And now the Mountain Valley developers have filed federal suit against the three members of West Virginia’s Fayette County Commission, saying they have unreasonably delayed progress of the MVP because the Commissioners denied a rezoning application to build one of three compressor stations along the pipeline route. The MVP promptly filed suit, asking that the Fayette commissioners be prevented from enforcing the local zoning ordinance. MVP says, “Fayette County Commission has now delayed the local permitting process so much that MVP’s construction schedule will be unreasonably delayed if MVP continues to seek issuance of a rezoning approval and required permits under the Fayette County zoning ordinance.”

What it all boils down to is huge for-profit corporations with an eye only on their bottom line expecting to do as they want, building unnecessary pipelines that will permanently scar the land of public and private property owners and limit the uses of that land, yet provide no benefit for citizens in the areas through which the pipelines pass. Then, when property owners don’t want to relinquish their private property or when elected officials want to uphold local ordinances, the corporations sue – and cry bitterly about how their projects are being “unreasonably delayed.”

Proposed ACP Construction Schedule


Here is Dominion’s PROPOSED schedule for ACP construction.

Don’t forget that when they sent their original “we want your land” letters in spring 2014, Dominion planned to start construction of the ACP in the Fall of 2016 and have it in service sometime early in 2018. But Dominion did not expect so many people and organizations to fight back! And now, 3.5 years later, construction hasn’t started yet, but Dominion has a proposed construction plan.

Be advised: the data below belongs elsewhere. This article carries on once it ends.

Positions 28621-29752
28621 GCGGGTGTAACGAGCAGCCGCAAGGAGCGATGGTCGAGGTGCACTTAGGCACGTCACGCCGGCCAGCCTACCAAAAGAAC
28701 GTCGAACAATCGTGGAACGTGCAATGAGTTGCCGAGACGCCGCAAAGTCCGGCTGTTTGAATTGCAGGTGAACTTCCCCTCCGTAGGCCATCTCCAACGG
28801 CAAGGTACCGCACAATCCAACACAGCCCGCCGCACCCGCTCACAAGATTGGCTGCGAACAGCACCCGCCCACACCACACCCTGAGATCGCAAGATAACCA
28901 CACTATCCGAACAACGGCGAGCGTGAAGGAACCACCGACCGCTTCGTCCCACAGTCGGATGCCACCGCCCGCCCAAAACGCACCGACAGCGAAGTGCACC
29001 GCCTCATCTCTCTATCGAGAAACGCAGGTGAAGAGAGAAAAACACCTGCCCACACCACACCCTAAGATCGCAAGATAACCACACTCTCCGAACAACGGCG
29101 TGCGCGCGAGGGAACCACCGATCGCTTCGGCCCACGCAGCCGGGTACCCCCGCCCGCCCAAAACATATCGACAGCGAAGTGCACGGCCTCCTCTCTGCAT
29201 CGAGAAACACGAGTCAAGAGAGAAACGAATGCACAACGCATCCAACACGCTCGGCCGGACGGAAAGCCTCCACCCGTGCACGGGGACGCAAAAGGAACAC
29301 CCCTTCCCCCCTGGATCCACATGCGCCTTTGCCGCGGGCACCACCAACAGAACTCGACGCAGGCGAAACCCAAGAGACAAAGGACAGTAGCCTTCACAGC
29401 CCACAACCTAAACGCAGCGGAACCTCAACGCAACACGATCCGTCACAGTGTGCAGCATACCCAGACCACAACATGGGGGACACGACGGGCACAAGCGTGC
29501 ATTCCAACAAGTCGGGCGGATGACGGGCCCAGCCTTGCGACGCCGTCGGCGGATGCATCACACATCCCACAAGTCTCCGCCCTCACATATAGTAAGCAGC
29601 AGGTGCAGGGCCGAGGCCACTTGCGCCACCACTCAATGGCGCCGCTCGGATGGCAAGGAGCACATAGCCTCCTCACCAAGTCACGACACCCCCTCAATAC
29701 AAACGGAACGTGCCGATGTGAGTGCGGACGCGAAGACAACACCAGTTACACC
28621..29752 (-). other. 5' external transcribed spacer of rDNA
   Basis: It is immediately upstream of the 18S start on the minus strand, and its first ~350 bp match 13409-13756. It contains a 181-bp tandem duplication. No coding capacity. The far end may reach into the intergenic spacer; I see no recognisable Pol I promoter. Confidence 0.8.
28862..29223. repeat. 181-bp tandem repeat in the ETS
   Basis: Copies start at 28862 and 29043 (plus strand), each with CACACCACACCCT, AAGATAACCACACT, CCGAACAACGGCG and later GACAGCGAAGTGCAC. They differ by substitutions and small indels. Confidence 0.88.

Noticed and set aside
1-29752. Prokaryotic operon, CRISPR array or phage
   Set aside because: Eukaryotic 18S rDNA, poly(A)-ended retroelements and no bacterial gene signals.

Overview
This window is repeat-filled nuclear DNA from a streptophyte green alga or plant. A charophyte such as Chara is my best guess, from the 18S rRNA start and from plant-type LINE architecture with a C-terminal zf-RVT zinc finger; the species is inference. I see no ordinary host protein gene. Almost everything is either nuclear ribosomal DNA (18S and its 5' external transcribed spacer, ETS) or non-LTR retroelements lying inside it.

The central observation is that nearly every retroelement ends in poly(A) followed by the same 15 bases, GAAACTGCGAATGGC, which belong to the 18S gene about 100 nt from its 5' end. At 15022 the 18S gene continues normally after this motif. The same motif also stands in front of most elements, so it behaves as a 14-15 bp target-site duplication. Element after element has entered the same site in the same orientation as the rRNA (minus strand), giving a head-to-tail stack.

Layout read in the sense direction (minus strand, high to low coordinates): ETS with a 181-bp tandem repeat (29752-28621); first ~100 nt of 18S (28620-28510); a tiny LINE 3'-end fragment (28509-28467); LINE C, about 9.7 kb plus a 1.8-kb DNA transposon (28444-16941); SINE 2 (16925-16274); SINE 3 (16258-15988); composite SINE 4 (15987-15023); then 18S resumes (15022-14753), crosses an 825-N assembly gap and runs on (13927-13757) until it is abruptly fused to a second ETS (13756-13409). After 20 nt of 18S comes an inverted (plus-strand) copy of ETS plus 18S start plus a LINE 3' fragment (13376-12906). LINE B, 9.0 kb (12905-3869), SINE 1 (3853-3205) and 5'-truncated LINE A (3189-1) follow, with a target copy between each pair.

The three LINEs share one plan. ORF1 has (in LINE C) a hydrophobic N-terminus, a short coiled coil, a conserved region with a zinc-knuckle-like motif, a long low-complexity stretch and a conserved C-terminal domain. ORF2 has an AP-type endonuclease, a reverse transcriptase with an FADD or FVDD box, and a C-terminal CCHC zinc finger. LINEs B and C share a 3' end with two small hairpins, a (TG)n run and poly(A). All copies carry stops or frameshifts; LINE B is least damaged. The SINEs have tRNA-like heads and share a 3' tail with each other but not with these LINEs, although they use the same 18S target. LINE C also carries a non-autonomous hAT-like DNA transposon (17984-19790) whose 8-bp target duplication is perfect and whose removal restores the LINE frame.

According to their October 18, 2017, FERC filing, Dominion hopes to start the horizontal directional drilling (HDD) under the Blue Ridge Parkway at the entrance to Wintergreen on April 2, 2018, with work continuing for 372 days, finishing up on April 9, 2019.

In the rest of the Nelson (and much of Augusta) construction is included in “Spread 5.” Dominion proposes starting with a one-day (yes, one day only!) environmental mitigation training on March 6, 2019. They expect construction to start on March 15, 2019 and anticipate it will take 123 days, ending by September 3, 2019. They then plan 30 days of restoration work between September 4 and October 15, 2019. (Apparently Dominion believes the process of restoring the mountains to their “original contours” should go pretty quickly!)

The planned “commissioning” process would begin before the restoration is complete and is expected to last from August 1 – October 31, 2019.

Dominion’s proposed plan does not specify when tree felling might happen along our part of the route. However tree felling, planned in both 2018 and 2019 in Virginia overall, is slated for September-March in areas where migratory birds are a concern and for November-March in areas where bats are a concern.

They plan to begin construction of the Buckingham compressor station on June 1, 2018, and anticipate finishing on August 16, 2019. Compressor station construction workers will also get a single day of environmental and mitigation training, currently scheduled for May 22, 2018.

Dominion plans call for the rest of the construction in Buckingham (which is part of “Spread 6”) to start on February 18, 2018 and continue through November 5, 2018.

Remember – this is Dominion’s proposed schedule. They never expected to run into so much resistance. And we are STILL fighting. And we have lawyers that are STILL fighting, including filing new legal challenges that could not be filed until after FERC made its decision. There are lots of required permits that STILL have not been issued — including permits that Nelson County has the authority to refuse. The longer and louder we fight, the more people are having to listen. Even long-time FERC Commissioner Cheryl LaFleur voted AGAINST the approval of the ACP. A couple of years ago, such a thing would have been unthinkable.